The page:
Happy Birthday–April 22

Bob Smith (1895)
Taylor Douthit (1901)
Ray Benge (1902)
Lew Riggs (1910)
Mickey Vernon (1918)
John Orsino (1938)
Steve Jones (1941)
David Clyde (1955)
Moose Haas (1956)
Dave Schmidt (1957)
Terry Francona (1959)
Jimmy Key (1961)
Jack Savage (1964)
Mickey Morandini (1966)
George Williams (1969)

We would also like to wish a very happy birthday to rowsdower.

Left-hander Steven Howell Jones did not play for the Twins, but was in their minor league system from 1962-1963.  He was born in Huntington Park, California, attended high school in Bell, California, went to Whittier College, and signed with Minnesota as a free agent in 1962.  He was in the Twins' organization for two years, one at Class D Erie and the other at Class A Wilson, and was nothing special.  The White Sox apparently saw something in him, though, as they chose him in the minor league draft following the 1963 season.  They promoted him to AA, where he was nothing special for two more years.  In 1966, however, Jones had a pretty good year in AA.  He had another good year in 1967 at AAA Indianapolis, and was in the majors by mid-August.  He did okay in 25.2 innings, but was sent to Washington before the 1968 campaign as part of a multi-player deal.  He had a fine season at AAA Buffalo and sent about two weeks in the majors with the Senators.  Jones was left unprotected in the expansion draft and was chosen by Kansas City.  He began the season with the Royals, lasting two and a half months and not pitching all that badly before he was sent down.  He got a September call-up that same year, but then his major league career was over.  He was in the minors for two more years, playing in AAA for the Kansas City, Baltimore, and Cleveland organizations before his playing career came to an end after the 1971 season.  No information about Steve Jones' life since then was readily available.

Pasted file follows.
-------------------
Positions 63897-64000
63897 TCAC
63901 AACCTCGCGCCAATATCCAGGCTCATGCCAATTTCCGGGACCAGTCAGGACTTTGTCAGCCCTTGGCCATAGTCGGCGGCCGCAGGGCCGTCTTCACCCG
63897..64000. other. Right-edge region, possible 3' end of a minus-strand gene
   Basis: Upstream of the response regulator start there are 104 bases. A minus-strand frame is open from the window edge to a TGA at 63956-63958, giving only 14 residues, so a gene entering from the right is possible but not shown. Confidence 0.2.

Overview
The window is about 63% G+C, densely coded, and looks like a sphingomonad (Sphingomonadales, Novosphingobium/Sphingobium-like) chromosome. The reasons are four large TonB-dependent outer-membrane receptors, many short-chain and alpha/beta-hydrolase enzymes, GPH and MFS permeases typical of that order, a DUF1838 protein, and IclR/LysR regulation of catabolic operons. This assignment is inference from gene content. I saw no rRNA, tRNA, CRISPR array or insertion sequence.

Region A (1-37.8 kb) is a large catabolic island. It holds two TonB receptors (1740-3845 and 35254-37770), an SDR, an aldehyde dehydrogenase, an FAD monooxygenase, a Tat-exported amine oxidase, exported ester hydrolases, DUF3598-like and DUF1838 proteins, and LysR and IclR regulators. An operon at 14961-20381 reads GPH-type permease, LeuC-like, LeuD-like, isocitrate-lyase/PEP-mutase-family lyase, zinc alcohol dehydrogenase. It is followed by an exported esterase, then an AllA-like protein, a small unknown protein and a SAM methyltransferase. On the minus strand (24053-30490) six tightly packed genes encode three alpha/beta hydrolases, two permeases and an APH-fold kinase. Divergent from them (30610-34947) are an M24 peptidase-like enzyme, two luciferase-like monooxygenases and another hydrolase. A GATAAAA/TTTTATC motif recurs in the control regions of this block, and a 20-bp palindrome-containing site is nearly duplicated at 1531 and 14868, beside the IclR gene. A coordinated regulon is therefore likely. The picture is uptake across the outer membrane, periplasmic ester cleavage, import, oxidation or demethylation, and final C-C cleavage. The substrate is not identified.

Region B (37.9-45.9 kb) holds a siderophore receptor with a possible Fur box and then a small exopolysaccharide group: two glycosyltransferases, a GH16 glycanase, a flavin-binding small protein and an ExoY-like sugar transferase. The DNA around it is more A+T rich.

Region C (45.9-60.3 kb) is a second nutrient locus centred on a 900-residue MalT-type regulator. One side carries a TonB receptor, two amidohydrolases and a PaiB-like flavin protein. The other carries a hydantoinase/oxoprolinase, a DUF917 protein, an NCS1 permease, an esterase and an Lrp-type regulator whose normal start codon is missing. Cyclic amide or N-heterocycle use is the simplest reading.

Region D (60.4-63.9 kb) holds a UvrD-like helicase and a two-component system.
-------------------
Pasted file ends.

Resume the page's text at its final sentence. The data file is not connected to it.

Right-hander John Joseph Savage made 17 appearances with the Twins in 1990.  He was born in Louisville and attended the University of Kentucky before being drafted by the Dodgers in the eighth round in 1985.  A reliever for nearly all of his career, Savage had an excellent year in rookie-level Great Falls in 1985.  He stumbled at Class A in 1986, but had another good year in AA in 1987.  Savage got a September call-up that season, making three appearances for the Dodgers.  After the season, however, he was sent to the Mets in a three-team trade that also included Kevin Tapani and Jesse Orosco.  He had two solid years for AAA Tidewater, but did not get a chance in the majors.  After the 1989 campaign, Savage was sent to Minnesota as the player to be named later in the trade that sent Rick Aguilera, Tim Drummond, Kevin Tapani, and David West to the Twins for Frank Viola.  He threw twenty solid innings out of the Portland bullpen and was promoted to Minnesota in late June.  Savage was seldom used and did not pitch well when he was used--he gave up at least one run in 13 of his 17 appearances.  As a Twin, Jack Savage went 0-2, 8.31 in 26 innings.  He spent one more season in the Twins' minor league system and then his playing career ended.  At last report, Jack Savage had returned to his home town of Louisville.